Welcome to Bob’s Biking Blog. This is to record and report the adventures, trials, tribulations and all the excitement and action (well perhaps not all the action, but at least as much as is publishable) of my trip to South Africa with the Abu Dhabi Harley Owners Group. We’ll be tripping from 1st to 10th October. Wherever and whenever I can get access to a computer there will be a new post from me – but anyone else is welcome to comment – please keep it civil and as clean as you can manage.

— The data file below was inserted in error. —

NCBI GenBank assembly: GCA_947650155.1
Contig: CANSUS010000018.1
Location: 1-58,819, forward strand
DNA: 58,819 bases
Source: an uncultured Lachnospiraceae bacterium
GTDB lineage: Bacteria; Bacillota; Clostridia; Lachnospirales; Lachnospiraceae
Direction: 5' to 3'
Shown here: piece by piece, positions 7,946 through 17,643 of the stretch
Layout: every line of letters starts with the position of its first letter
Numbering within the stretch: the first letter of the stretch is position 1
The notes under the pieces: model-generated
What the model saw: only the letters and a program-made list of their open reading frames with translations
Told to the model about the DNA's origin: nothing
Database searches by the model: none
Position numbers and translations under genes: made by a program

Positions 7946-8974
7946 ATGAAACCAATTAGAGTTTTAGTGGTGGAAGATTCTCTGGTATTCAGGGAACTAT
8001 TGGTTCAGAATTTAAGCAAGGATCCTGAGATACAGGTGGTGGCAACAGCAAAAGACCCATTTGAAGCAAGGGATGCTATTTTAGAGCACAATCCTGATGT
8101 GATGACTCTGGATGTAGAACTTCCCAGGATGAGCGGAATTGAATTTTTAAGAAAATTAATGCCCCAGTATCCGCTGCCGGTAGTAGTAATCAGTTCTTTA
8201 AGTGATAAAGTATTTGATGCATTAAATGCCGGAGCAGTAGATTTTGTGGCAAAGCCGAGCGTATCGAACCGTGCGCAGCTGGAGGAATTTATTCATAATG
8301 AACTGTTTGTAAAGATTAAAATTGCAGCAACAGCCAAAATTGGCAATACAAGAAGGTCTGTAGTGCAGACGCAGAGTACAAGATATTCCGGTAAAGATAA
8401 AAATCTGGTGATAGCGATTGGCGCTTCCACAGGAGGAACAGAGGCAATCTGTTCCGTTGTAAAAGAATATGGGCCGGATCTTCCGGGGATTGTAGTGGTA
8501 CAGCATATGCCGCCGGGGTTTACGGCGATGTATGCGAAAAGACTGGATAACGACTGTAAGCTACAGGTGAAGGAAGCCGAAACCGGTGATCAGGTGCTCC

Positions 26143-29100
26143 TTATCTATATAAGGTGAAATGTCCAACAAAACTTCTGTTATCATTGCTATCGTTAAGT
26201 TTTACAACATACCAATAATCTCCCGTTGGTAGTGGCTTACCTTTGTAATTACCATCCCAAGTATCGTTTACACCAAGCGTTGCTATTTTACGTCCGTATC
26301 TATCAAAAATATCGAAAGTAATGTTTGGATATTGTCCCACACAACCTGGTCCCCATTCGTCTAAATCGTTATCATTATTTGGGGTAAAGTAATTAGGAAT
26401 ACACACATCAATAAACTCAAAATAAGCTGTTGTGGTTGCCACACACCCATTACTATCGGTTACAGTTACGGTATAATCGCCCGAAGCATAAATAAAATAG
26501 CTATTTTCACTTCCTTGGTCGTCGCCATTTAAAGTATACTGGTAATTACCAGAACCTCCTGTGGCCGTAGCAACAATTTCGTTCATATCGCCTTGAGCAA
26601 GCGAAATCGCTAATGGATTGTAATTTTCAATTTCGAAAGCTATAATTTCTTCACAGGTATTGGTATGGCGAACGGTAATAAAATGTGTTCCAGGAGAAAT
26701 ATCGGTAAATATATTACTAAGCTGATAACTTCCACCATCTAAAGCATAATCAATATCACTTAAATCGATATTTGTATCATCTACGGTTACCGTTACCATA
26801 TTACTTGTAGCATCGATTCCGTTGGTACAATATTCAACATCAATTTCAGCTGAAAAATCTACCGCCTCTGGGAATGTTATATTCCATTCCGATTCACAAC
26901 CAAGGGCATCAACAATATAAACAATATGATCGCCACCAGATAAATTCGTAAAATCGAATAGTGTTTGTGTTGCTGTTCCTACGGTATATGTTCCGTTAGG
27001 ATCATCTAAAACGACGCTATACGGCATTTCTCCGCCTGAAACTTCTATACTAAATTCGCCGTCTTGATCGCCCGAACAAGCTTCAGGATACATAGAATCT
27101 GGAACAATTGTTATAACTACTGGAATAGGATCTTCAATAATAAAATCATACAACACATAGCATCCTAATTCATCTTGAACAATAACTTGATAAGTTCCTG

So after a short pause for Bubbles to recover from the prospect of having to take a Sporster with to quote him “more ass hanging off the seat than on it” and then another pause while he fitted his 12 inch windscreen which he had loving dragged with him all the way from Abu Dhabi, we finally mounted up and headed off like so many intrepid explorers in South Africa before us, in search of Gold. Our destination was a sedate 50 or so kilometers away at Gold Reef City. What was once a highly productive gold mine has been tranformed into a theme park. It is possessed of all the requisite tackiness of a theme park and is a thinly disguised mechanism for extracting as much money from its visitors as possible once they have paid their entrance fees. But when in Rome… We opted for the full two and half hour tour including a historical film about the discovery of gold, a visit underground into the mine workings and a demonstration of pouring a real gold bar. We arrived at about midday, and the tour started at 2pm so we repaired to Mugg and Bean for provisions – its a South African franchise so if its going to be any good its going to be here we thought and we were undoubtedly right. Portions enough to satisfy any hungry prospector, and very tasty – and that was just the waitress. Anyway, stuffed and satiated we wandered over to the meeting point and met our guide Patricia. She proceeded to take us on an excellent and informative tour of the mine – at least the highest level – the mine when working went down about 3000 metres, but most of that is now flooded and we went down to 290 metres. We were equiped with shiny yellow hard hats and a very slick miner’s lamp with a lithium battery that weighed almost nothing – a far cry from those halcyon days of Kit Hill and Devon Great Consols armed with a similar lamp, but a whacking great lead-acid battery to provide the power. After a rather sedentary descent we stepped out into mine – and followed a short trail explaining the process of digging the levels, shoring up the roof, using explosives and getting the gold bearing rock out of the ground – we saw an actual gold seam and if I remember patricia’s explanation correctly it required shifting a ton of rock to get 4 grammes of gold – interestingly if perhaps not surprisingly the white workers got paid about double what the black ones recieved. An hour or so later, we re-surfaced and the tour concluded with a demonstration of pouring gold from crucible, into a mould to produce an ingot of gold. It certainly felt like the real thing when i picked it up. It was certainly heavy enough to be worth about 400,000 dollars, probably the largest amount of money i’ve had in my hand at any one time – and with the price of gold increasing by the minute it increased by about 3 percent in the time I had it in my hand. Blinking back out in the sunlight we rounded up the stragglers and headed back towards civilisation although unfortunately got caught up in the rush hour traffic – now i really appreciate those wings i fitted on my bike to keep the heat of one’s nether regions – you don’t feel the heat off those 96 cubic inches when you are cruising along, but stuck in a traffic jam and everything soon gets unbearably hot. Eventually we had to pull over on to the hard shoulder – which is apparently illegal in South Africa unless you have actually broken down. Our solution, very kindly endorsed by one of the local traffic police (also a biker) was to scoot along the hard shoulder so that we didnt have to stop – although even doing that it took us a good hour and a half to navigate our way the mere 50 cliks back to civilization and slide into our seats at a fine restaurant near the B&B. The name of the place was Rocket I believe and aside from a fantastically accomodating waitress and barman who fixed us all kinds of wierd drinks including a watermelon marguerita and fantastically tasty steaks, it boasted pound for pound more cute blondes than I have seen for a long time … there’s a joke there somewhere about rocket in your pocket, as well as in the salad and in the name of the restaurant, but i’m too tired to work it out, so just exercise your imagination.